Search by Material Search Pickup Calendar

Two Men, One Truck and a Vision

When brothers-in-law Anthony Boitano and Charles Bottjer began City Sanitary Service in 1938, little did they know that they were creating a legacy that would be thriving more than 80 years later. The company was Tony’s third venture in the garbage industry, which began with 100 customers and a horse-drawn wagon in the Mount Tabor area of Portland, Oregon in 1921. He later relocated to Klamath Falls in southern Oregon, where he became one of four partners in that community’s trash franchise. Charlie, who was new to the garbage industry, had a background in logging and heavy equipment operation.

Photo 1col large about history 1950s

Today, the Rogue Waste group of companies — including Rogue Disposal & Recycling — is still a vital mainstay in the community. Just as it was when it was founded during the Great Depression, Rogue Disposal & Recycling continues to be a pioneer and innovator in the solid waste field.

Tony Boitano, for example, was one of the founders of the Oregon Refuse and Recycling Association in 1965 — back when green was just a color, not a movement. In the early 1980s, Rogue was the first company in Oregon to use automated front-load routes for commercial service. In 1997, the company brought automated garbage routes to the Rogue Valley. And by 2000, they introduced the first automated commingled service in the state of Oregon.

Photo 2col about history 1966

But the innovation — and accolades — didn’t stop there. In 2004, Rogue was awarded “Recycler of the Year” by the Association of Oregon Recycling. In 2007, the Rogue Valley Council of Governments presented Rogue Disposal with their Outstanding Private Sector Partner award for being a trailblazer for cleaner air on a national scale. They were the first private-public partnership to receive CMAQ grant funds to install diesel particulate removers on diesel trucks to reduce emissions by 50% and help improve overall air quality. The Oregon Department of Environmental Quality (DEQ) awarded Rogue Disposal & Recycling with its Certificate of Appreciation for Air Quality Excellence for its continued leadership in this area. In 2014, the Chamber of Medford/Jackson County recognized Rogue Disposal as its Outstanding Corporate Citizen. And in 2016, the Chamber honored Stephen Gambee, then CEO of Rogue Disposal & Recycling, with its First Citizen Award for lifetime community service.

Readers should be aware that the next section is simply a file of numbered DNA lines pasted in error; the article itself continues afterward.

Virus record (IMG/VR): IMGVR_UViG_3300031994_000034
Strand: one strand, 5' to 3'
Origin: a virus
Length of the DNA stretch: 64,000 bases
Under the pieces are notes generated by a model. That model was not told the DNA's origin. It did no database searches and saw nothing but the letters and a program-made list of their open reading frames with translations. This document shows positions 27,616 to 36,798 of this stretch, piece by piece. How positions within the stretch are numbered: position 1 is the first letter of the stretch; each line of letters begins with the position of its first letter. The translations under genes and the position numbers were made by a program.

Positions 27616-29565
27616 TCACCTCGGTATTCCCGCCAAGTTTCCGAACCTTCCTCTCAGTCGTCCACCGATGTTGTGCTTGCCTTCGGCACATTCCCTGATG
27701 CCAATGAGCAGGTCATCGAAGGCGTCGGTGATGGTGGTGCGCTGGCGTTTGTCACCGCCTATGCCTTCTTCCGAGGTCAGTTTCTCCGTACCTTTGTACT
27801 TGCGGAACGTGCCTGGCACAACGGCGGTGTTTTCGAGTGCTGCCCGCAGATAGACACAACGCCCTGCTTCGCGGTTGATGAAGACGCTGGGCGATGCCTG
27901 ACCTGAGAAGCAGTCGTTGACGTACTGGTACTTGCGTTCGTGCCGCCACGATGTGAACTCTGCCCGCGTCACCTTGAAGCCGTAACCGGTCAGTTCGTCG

Photo 1col large about history office building

In 2011, the company announced a bold new vision for energy independence and a commitment to next-level air quality improvements for the Rogue Valley. They are now in the planning stages to develop a facility to refine landfill biogas produced at Dry Creek Landfill into a transportation fuel known as Renewable Natural Gas (RNG) that can be used to fuel Compressed Natural Gas (CNG) powered vehicles.

To support our shift to clean-burning CNG vehicles, as well as to encourage the development and conversion of other fleets in the valley, the company — through its affiliate, Rogue Clean Fuels — built and operates a public CNG fueling station on Antelope Road in White City. This CNG station brings Rogue one step closer toward our vision for a comprehensive “closed loop” solid waste system. Imagine a future where the trucks that pick up your trash and recyclables are powered by renewable landfill biogas produced from the garbage generated by residents of the Rogue Valley.

Photo 2col about history 1920s

Now, nearly 85 years after our founding, the same independent can-do spirit that founded the company in 1938 still burns brightly today. New products. New programs. And an abiding respect for customers and communities. That’s the vision of Rogue Disposal & Recycling, fully realized.

You can follow along in our more recent history by checking out the Rogue News blog.

Rogue News